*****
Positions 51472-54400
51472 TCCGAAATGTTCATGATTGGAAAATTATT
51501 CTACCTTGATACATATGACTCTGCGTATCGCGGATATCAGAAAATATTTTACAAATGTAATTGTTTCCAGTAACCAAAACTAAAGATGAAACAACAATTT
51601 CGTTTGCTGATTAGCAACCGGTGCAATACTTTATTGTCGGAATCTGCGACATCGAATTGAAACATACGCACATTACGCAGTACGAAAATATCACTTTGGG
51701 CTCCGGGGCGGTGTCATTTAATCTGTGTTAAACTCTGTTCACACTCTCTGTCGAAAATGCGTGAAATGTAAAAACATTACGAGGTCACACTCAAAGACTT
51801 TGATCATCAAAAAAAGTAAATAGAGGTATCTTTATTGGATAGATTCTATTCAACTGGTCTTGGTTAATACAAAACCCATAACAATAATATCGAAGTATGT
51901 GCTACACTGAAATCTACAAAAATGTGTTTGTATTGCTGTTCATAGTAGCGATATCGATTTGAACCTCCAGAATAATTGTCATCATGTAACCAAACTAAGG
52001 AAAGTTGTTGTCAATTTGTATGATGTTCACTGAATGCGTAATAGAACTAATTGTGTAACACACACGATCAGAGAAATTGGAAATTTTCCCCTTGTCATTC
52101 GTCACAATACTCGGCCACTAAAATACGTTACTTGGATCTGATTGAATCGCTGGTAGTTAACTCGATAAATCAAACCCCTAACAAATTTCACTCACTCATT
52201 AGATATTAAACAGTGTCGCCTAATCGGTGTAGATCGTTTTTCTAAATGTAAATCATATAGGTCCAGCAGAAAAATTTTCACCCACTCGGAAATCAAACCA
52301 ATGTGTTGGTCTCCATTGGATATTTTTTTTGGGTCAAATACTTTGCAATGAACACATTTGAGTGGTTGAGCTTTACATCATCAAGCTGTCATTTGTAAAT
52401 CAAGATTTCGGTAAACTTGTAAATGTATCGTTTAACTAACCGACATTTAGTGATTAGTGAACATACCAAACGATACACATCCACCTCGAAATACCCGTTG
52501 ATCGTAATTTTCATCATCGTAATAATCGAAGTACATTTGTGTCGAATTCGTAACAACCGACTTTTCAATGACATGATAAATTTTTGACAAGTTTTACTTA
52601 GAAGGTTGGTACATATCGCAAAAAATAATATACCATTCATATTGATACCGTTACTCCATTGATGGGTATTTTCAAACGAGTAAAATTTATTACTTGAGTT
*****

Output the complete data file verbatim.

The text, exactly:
Positions 51472-54400
51472 TCCGAAATGTTCATGATTGGAAAATTATT
51501 CTACCTTGATACATATGACTCTGCGTATCGCGGATATCAGAAAATATTTTACAAATGTAATTGTTTCCAGTAACCAAAACTAAAGATGAAACAACAATTT
51601 CGTTTGCTGATTAGCAACCGGTGCAATACTTTATTGTCGGAATCTGCGACATCGAATTGAAACATACGCACATTACGCAGTACGAAAATATCACTTTGGG
51701 CTCCGGGGCGGTGTCATTTAATCTGTGTTAAACTCTGTTCACACTCTCTGTCGAAAATGCGTGAAATGTAAAAACATTACGAGGTCACACTCAAAGACTT
51801 TGATCATCAAAAAAAGTAAATAGAGGTATCTTTATTGGATAGATTCTATTCAACTGGTCTTGGTTAATACAAAACCCATAACAATAATATCGAAGTATGT
51901 GCTACACTGAAATCTACAAAAATGTGTTTGTATTGCTGTTCATAGTAGCGATATCGATTTGAACCTCCAGAATAATTGTCATCATGTAACCAAACTAAGG
52001 AAAGTTGTTGTCAATTTGTATGATGTTCACTGAATGCGTAATAGAACTAATTGTGTAACACACACGATCAGAGAAATTGGAAATTTTCCCCTTGTCATTC
52101 GTCACAATACTCGGCCACTAAAATACGTTACTTGGATCTGATTGAATCGCTGGTAGTTAACTCGATAAATCAAACCCCTAACAAATTTCACTCACTCATT
52201 AGATATTAAACAGTGTCGCCTAATCGGTGTAGATCGTTTTTCTAAATGTAAATCATATAGGTCCAGCAGAAAAATTTTCACCCACTCGGAAATCAAACCA
52301 ATGTGTTGGTCTCCATTGGATATTTTTTTTGGGTCAAATACTTTGCAATGAACACATTTGAGTGGTTGAGCTTTACATCATCAAGCTGTCATTTGTAAAT
52401 CAAGATTTCGGTAAACTTGTAAATGTATCGTTTAACTAACCGACATTTAGTGATTAGTGAACATACCAAACGATACACATCCACCTCGAAATACCCGTTG
52501 ATCGTAATTTTCATCATCGTAATAATCGAAGTACATTTGTGTCGAATTCGTAACAACCGACTTTTCAATGACATGATAAATTTTTGACAAGTTTTACTTA
52601 GAAGGTTGGTACATATCGCAAAAAATAATATACCATTCATATTGATACCGTTACTCCATTGATGGGTATTTTCAAACGAGTAAAATTTATTACTTGAGTT